Citibank Accused Of Killing A Man Over Unpaid Debts
Debt collectors are known for being aggressive, but collections at Citibank Indonesia may have taken that image a bit too far. Yesterday the Washington Post ran the story of 50-year old Irzen Octa who lost his life over an unpaid credit card.
Like many, Octa had fallen on hard times and was having difficulty settling the $5700 balance on his Citibank Platinum card. But one morning in March he was hopeful, and set out to the bank’s Jakarta offices to meet in the “interrogation room” and discuss repayment options. He left the house on his motorbike, telling his wife to wish him luck.
“I may be signing a new contract and can settle our debts,” he said.
Octa’s biggest fear behind the debt was losing their home. Little did he know that morning he would never return. Later that day, a friend called to alert Esi Ronaldi that her husband had been found dead.
“He was clearly not interviewed but tortured,” Tubagus Surya said in a phone interview, where he described finding Octa bruised and bleeding on the floor of the Citibank office.
According to the Post, the bank’s mob tactics began last October when five men arrived unannounced at their door, and slept overnight on their front porch hoping to collect. They followed up with persistent calling until Octa agreed to meet.
Apparently, police have given conflicting reports of the incident; initially stating Octa’s blood was found on the blinds of the camera-free interrogation room, and later that the “blood” was merely a stain. The medical examiner also offered two reports; one stating the cause of death as “asphyxiation” and a “strike from a blunt instrument,” the other blamed a brain hemorrhage. The law firm representing Octa’s widow had his corpse dug up to conduct a separate autopsy, which cites cause of death as “blunt violence,” although Indonesian police have rejected it.
Citibank does not accept responsibility for Octa’s death, claiming lack of evidence of violence after an internal investigation, as well as noting the fact that the five debt collectors arrested on suspicion of “group violence” and “mistreatment resulting in death” were outsourced and not Citibank employees. A slap in the face to Octa’s family, but also ignoring an important clause of debt collector contracts brought up by Indonesia’s central bank; they are ultimately still responsible for the actions of the debt collectors that they hire.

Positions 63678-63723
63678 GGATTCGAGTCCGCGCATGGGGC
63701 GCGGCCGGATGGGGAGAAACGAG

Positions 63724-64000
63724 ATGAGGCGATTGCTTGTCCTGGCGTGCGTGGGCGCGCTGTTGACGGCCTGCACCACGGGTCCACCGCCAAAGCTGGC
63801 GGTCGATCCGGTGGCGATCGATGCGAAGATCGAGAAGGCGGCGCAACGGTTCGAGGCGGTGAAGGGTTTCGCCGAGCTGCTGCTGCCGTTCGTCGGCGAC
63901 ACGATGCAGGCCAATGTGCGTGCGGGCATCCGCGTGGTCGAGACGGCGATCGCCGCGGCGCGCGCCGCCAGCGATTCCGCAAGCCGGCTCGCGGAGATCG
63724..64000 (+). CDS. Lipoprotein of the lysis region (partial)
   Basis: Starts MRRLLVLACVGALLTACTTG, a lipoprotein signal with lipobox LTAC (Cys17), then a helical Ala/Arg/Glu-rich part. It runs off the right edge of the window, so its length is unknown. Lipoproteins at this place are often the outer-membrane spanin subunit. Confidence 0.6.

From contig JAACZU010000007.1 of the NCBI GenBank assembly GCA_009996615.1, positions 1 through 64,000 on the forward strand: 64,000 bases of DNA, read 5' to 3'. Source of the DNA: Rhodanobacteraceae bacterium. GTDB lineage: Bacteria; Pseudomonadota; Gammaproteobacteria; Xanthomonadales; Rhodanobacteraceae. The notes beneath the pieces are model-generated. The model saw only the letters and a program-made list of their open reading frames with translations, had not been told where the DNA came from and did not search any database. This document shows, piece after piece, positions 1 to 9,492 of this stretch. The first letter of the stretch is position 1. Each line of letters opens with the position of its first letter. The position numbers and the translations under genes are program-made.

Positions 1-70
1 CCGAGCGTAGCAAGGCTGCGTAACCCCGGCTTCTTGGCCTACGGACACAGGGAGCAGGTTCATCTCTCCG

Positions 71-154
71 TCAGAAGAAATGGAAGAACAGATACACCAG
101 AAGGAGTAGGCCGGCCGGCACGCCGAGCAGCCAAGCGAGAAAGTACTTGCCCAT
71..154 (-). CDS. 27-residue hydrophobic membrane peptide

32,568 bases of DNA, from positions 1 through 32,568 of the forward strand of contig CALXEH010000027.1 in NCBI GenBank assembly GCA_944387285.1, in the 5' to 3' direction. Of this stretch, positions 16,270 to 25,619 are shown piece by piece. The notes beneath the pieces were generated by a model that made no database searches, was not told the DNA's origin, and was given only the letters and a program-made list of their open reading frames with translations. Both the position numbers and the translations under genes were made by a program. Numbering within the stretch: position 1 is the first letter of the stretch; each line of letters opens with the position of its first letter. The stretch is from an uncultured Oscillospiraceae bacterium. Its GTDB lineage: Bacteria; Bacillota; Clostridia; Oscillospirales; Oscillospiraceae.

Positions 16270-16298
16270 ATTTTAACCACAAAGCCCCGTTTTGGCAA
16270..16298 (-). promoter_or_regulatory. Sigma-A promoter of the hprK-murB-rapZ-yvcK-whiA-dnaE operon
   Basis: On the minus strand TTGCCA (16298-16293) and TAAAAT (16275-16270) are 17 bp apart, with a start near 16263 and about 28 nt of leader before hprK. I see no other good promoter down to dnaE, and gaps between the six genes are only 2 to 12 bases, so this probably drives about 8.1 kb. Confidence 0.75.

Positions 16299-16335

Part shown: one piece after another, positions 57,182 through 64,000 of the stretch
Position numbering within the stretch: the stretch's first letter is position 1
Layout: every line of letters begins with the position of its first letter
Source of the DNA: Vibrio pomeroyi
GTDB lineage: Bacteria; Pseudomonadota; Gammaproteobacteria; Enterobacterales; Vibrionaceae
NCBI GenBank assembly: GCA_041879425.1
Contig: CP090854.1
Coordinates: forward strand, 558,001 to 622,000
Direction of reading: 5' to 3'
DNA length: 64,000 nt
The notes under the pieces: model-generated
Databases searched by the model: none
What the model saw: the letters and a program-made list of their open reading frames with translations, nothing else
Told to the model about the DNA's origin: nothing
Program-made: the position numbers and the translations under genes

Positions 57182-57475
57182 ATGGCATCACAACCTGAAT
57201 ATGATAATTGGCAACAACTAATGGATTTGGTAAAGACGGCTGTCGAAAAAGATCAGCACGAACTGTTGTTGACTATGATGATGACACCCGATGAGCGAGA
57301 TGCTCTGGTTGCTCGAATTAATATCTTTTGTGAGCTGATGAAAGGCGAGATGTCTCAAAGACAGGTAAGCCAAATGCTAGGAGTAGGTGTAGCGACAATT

Adding insult to injury, Tigor Siahaan of Citibank Indonesia suggested that Octa “could have died of natural causes.” His wife disagrees.
“He went into that room in good faith and good health — and ended up dead,” she said, according to the Washington Post.
Ronaldi is suing Citibank for $350 million in damages for her husband’s untimely death. The bank has since written off his debt, offered a monthly stipend, life insurance, and to cover education costs for her two teenage daughters. She’s rejected the offer and is currently awaiting trial.
Citigroup Vice Chairman Lewis B. Kaden said in a statement, that the bank was “deeply saddened” by Octa’s “sudden and unexpected death” and is eager to “handle this very sad matter with genuine compassion. . . . If we have done anything to suggest otherwise, we sincerely apologize.”
We’re wondering if this is the first time outsourcing of unregulated collections has turned ugly overseas, or just the first we’ve heard of it.
In the words of Difi Johansyah, a senior official at the central bank, “The best thing to do is just pay.”